If the GII is to flourish, then the intellectual property rights that will undergird the economic structure supporting these infrastructures must unequivocally be granted in national legislation fully on the basis of national treatment for all rights and benefits. However, there is some controversy over the scope of the national treatment obligation under the Berne Convention and its application to what some may regard as newly created rights and subject matter. Similar questions arise under other international copyright and neighboring rights conventions as will be later discussed.

The United States is committed to making progress in WIPO toward improving international protection for works protected by copyright and authors rights and the subject matter of neighboring rights. Such progress is essential, especially in view of the needs to deal with the intellectual property issues associated with the emerging GII. The transition into a world-wide information society demands both a narrowing of the focus on specific issues in the cases of the Berne Protocol and the New Instrument, and the expansion of the WIPO efforts to encompass the digital world in both areas.

In the emerging world of the GII with its digital distribution systems and multimedia works, distinctions among the rights of authors, producers and performers that are the basis for the separation of copyright and neighboring rights are rapidly becoming irrelevant. This new world of information superhighways will mean economic growth, jobs, and exports for all economies to the benefit of authors, producers and performers. Governments need to consider carefully the implications of the inevitable development of the GII for their national economies and their copyright systems. The work in WIPO is relevant to the rapidly emerging digital world of the GII in order to set sound policy, and select the essential elements of the present Berne Protocol and New Instrument texts and work toward reaching international agreement on them.

Discussions on a Berne Protocol and New Instrument afford an opportunity to consider what enforcement norms, beyond the broadly applicable disciplines clearly established in the TRIPs text, will be necessary if rightsholders are to be adequately protected in the NII/GII environment. Thus, rather than replicate the TRIPs enforcement provisions which would be redundant and would create the very real possibility of conflicting norms -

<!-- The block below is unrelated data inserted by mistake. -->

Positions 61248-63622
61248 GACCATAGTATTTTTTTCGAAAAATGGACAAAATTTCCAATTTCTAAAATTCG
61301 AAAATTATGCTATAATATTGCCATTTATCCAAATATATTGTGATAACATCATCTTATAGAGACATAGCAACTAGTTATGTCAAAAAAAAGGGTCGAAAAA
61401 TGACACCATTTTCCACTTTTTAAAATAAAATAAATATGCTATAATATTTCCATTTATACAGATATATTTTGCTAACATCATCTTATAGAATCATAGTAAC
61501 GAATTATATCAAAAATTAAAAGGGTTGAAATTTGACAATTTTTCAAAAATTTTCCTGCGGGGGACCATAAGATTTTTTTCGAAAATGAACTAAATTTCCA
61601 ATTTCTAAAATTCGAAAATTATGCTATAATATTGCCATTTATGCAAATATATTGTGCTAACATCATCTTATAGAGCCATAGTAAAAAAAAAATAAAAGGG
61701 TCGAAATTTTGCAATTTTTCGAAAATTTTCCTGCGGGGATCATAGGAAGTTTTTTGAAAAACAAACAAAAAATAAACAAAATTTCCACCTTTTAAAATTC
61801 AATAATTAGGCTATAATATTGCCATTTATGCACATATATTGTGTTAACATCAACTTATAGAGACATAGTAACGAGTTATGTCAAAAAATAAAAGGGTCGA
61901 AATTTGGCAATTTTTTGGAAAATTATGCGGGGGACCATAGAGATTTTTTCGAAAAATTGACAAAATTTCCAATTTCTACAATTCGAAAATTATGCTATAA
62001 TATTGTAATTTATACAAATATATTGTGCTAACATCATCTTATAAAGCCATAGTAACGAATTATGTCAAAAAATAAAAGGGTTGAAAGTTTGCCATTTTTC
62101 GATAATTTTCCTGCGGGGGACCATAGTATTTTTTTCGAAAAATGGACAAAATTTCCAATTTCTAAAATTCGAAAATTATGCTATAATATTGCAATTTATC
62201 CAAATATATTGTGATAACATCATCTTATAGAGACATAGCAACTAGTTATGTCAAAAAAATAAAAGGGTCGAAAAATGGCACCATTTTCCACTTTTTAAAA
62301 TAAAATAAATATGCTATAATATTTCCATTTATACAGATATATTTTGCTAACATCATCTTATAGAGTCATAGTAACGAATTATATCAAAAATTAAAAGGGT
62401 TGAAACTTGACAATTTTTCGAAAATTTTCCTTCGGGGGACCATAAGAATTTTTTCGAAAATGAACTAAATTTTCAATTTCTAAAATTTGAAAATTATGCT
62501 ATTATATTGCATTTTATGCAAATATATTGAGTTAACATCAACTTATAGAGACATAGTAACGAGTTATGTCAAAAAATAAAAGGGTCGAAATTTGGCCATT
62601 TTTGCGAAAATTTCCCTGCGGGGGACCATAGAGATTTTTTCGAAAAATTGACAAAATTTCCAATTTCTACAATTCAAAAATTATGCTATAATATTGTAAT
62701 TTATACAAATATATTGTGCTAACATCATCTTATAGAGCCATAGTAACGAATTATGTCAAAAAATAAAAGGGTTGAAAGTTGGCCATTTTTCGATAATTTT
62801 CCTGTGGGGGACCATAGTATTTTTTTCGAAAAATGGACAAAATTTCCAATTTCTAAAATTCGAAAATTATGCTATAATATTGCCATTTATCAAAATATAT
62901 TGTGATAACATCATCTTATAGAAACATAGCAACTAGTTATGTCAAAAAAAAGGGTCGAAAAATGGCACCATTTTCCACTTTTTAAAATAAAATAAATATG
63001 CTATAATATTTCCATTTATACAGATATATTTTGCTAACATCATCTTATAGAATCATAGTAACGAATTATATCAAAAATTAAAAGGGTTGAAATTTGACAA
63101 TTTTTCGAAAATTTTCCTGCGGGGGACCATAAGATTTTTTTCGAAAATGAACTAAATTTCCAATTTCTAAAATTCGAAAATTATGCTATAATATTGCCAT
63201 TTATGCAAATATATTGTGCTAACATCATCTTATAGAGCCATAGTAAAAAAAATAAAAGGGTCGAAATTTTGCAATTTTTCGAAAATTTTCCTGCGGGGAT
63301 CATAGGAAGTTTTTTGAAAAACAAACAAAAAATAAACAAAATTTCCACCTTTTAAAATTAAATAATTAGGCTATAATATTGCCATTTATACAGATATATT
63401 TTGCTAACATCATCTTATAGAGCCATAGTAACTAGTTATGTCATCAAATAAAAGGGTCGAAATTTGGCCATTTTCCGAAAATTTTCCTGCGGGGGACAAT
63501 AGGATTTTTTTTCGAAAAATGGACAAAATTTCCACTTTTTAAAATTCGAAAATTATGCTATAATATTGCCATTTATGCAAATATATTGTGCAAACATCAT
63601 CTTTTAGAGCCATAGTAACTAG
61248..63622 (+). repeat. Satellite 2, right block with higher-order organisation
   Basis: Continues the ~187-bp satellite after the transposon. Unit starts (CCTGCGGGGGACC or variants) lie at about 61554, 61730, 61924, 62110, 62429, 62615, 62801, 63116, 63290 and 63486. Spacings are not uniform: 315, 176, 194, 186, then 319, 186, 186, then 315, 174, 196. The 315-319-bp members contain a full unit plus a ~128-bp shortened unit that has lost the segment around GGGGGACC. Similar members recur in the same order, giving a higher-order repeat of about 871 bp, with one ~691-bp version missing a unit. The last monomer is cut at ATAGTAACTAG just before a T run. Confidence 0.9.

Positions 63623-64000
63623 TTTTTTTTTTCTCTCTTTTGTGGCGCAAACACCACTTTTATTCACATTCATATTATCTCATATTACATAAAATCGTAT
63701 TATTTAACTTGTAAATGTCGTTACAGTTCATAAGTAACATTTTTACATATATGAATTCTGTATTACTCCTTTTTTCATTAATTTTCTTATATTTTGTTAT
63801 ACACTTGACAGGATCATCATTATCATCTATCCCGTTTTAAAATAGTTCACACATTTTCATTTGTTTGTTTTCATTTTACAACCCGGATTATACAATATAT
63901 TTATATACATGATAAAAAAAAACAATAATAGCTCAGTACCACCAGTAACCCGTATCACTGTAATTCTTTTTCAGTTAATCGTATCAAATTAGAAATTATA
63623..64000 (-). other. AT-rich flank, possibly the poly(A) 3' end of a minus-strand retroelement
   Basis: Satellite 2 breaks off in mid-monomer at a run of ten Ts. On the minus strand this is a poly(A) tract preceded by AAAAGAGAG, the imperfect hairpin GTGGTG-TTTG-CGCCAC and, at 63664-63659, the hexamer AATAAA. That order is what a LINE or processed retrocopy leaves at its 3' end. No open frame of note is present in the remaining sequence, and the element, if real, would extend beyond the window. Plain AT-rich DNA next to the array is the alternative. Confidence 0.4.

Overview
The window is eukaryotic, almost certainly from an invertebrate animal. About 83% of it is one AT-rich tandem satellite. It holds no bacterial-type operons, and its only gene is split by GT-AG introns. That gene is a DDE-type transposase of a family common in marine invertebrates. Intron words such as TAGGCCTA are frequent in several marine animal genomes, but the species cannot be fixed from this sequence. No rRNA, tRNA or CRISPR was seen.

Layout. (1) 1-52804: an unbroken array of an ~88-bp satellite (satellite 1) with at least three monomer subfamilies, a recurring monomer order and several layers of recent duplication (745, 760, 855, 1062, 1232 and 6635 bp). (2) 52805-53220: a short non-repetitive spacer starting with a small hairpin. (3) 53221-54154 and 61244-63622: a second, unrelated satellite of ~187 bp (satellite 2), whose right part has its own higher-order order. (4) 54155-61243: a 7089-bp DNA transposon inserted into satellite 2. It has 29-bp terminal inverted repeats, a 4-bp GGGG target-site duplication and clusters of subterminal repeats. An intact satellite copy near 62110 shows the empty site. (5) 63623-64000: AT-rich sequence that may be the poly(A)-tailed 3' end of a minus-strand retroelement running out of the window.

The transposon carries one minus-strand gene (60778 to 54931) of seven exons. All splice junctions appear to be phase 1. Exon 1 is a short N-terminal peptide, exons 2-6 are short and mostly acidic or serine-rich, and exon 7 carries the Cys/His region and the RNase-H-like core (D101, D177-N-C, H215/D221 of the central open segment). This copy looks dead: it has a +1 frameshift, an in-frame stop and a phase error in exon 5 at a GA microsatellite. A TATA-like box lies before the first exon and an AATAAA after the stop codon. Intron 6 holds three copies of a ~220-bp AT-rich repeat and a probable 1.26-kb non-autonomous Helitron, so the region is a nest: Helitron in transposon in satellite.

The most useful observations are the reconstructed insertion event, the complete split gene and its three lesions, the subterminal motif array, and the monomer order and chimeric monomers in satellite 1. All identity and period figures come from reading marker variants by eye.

work on a Berne Protocol and New Instrument should focus on issues not addressed in TRIPs, such as protection of rights management information, the use of technical security measures and the prohibition of devices and services whose primary purpose or effect is to defeat technical security measures.

One of the most important issues for international norm setting is to define the nature of a dissemination of a work or a transmission of a work in digital form. Is it a public performance of the work or a reproduction and distribution? Can it be all at the same time? How do rules concerning the right of importation apply in a digital environment? Just as these questions are critical in the domestic context, they are equally acute in the context of international treaties and harmonization of levels of protection. The right to distribute copies of a work by transmission should be included both in the Berne Protocol and the New Instrument, perhaps as a separate right, as an aspect of a distribution right, as part of a right of communication to the public, or an aspect of the reproduction right. While this is an issue that needs much further discussion, the United States believes that such a right is an important part of the Berne Protocol and New Instrument which would be aimed at meeting the needs of the emerging GII.